Praveen Kumar won a silver medal in the men’s high jump T64/T44 event at the Paralympics. The 18-year-old has a congenital problem with the bones connecting his hip to his left leg. Last year, Praveen faced COVID-19 and its impact on his training. Satyapal, his coach, predicts that he would be India’s greatest paralympian in the future.
- Praveen Kumar won a silver medal in the men’s high jump T64/T44 event at the Paralympics.
- The 18-year-old has a congenital problem with the bones connecting his hip to his left leg.
- Last year, Praveen faced COVID-19 and its impact on his training.
- He dug out a tiny pit near his residence and filled it with soft mud to ensure he could continue practicing despite not having access to a landing mattress, as he was desperate to train for the Games here.
- He set a new Asian record of 2.07m, breaking the previous record of 1.97m set in 2007.
- He is the son of a poor farmer from a village near Jewar in Gautam Buddha Nagar district.
- His coach, Satyapal, predicts that he would be India’s greatest paralympian in the future.
Praveen Kumar never saw himself as a Paralympic silver medalist at the age of 18, but as a dedicated athlete, he left no stone abandoned to reach to this point, even if it meant constructing a temporary practice facility for himself while stadiums were closed due to COVID-19 lockdowns. (More Sports Information)
Praveen, the son of a poor farmer from a village near Jewar in Gautam Buddha Nagar district, won silver in the men’s T64/T44 high jump event this morning, setting a new Asian record of 2.07m.
Last year, the teenager fought COVID-19 and its impact on his training. Praveen had dug out a tiny pit near his residence and filled it with soft mud to ensure he could continue practicing despite not having access to a landing mattress, as he was desperate to train for the Games here.
He made the distance to keep his knees from taking too much punishment.
“Sports were a big part of my high school experience. But I had no idea at the time that I would one day achieve this level. I used to play volleyball in school, but after learning about para athletics, I switched to high jump “Praveen spoke at a virtual news conference hosted by Eurosport and the Indian Paralympic Committee.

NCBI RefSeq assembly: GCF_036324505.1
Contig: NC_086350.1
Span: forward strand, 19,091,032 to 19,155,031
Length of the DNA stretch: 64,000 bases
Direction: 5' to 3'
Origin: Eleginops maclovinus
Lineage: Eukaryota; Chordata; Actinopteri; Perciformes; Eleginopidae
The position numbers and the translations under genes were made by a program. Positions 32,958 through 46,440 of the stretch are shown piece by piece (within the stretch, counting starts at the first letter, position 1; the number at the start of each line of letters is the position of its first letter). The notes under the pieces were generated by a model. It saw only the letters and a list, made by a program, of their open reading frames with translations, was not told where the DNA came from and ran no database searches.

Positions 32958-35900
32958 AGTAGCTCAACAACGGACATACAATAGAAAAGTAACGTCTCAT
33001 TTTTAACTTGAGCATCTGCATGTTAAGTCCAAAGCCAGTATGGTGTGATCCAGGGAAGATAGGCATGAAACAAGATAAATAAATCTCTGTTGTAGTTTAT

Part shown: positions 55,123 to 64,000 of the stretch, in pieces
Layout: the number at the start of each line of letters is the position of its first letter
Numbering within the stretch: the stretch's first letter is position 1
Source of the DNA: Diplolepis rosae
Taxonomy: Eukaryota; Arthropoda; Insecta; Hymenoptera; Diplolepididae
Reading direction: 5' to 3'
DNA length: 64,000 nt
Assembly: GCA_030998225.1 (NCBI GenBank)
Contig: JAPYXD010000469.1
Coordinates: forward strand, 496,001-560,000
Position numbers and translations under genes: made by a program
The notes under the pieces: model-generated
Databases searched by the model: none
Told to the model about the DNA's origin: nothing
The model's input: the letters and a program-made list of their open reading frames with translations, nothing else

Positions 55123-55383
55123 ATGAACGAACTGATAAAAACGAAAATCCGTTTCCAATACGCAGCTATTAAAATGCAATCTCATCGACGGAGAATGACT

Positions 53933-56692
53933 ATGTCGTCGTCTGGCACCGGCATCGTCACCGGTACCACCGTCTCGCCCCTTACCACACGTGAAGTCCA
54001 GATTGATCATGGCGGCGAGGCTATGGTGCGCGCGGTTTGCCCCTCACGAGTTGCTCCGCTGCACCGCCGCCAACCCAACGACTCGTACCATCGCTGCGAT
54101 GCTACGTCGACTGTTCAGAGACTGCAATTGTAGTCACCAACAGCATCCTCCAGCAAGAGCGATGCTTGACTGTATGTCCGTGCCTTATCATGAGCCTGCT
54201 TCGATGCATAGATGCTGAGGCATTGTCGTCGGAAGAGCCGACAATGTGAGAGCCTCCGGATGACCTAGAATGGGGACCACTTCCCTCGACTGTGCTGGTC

“I found out about the Paralympics and how to participate after doing some research on Google,” said the high jumper, who suffers from a congenital condition that damages the bones that link his hip to his left leg.
Praveen explained how he got to this position by saying, “I competed in a district level tournament and met Ashok Saini sir, who provided me Satyapal sir’s phone number (his current coach).
“I contacted (Satyapal) sir, who determined which classification I would compete in. He recognized me and said he’d bring me in. The year was 2018 “Praveen, a second-year B.A. student at Delhi’s Motilal Nehru College, said as much.
Praveen, who is in his second year on the international circuit, said that at first, his classmates and teachers were unsure how he would fare in his sport given his disability, but that they eventually came around and began to encourage him.
“People started supporting me when I won silver in the junior para athletics world championships in 2019 and gold in the para athletics Grand Prix earlier this year (in Dubai),” she says.
In 2019, he came in fourth place at the Para Athletics (senior) World Championships.
When asked about the competition on Friday, he stated, “When I cleared 1.97m on my second attempt, I was a little nervous, but after jumping 2.01m, I felt much better. I promised myself that no matter what, I would give it my all, rain or shine.
“When attempting to jump 2.10 meters, there was a lot of strain. In the final attempt, I simply thought of doing my best, and it was a great effort, but there were some issues with my landing, and I was unable to clear it “Prime Minister Narendra Modi congratulated Praveen over the phone.
Satyapal, Praveen’s instructor, had some reservations about the youngster’s tiny stature, but discovered that Praveen’s right leg had exceptionally strong muscles.
“His left leg is the one that is damaged, while his right leg has really powerful muscles. As a result, despite his small stature, I took him under my wing. Satyapal told PTI that his ward’s height, which is around 5’5”, is highly essential in high jump.
“In 2018, he came to me with his father, and I discovered his talent. He comes from a humble household, yet he is incredibly sincere and committed.”
Praveen contracted COVID-19 in April and was unable to train adequately this year.
“He was unable to train effectively due to lockdowns. Mattresses are required for high jumpers to train, but he was unable to do so because the stadiums were closed. In addition, he was diagnosed with COVID-19 this year “Praveen is trained by Satyapal at Delhi’s Jawaharlal Nehru Stadium.
Praveen, according to Satyapal, is a lock for a gold medal at the Asian Para Games in Hangzhou, China, next year.
“He only began competing in international events two years ago and has already won a silver medal in the Paralympics. He is only 18 years old, yet he has already established himself as the country’s top paralympian.
“Our goal is to win the Asian Para Games next year and to win gold with a world record at the 2014 Paris Paralympics.”
2.19m is the world record in the T44 high jump.
Athletes with a leg deficiency, leg length discrepancy, decreased muscle power, or impaired passive range of motion in the legs are classified as T44.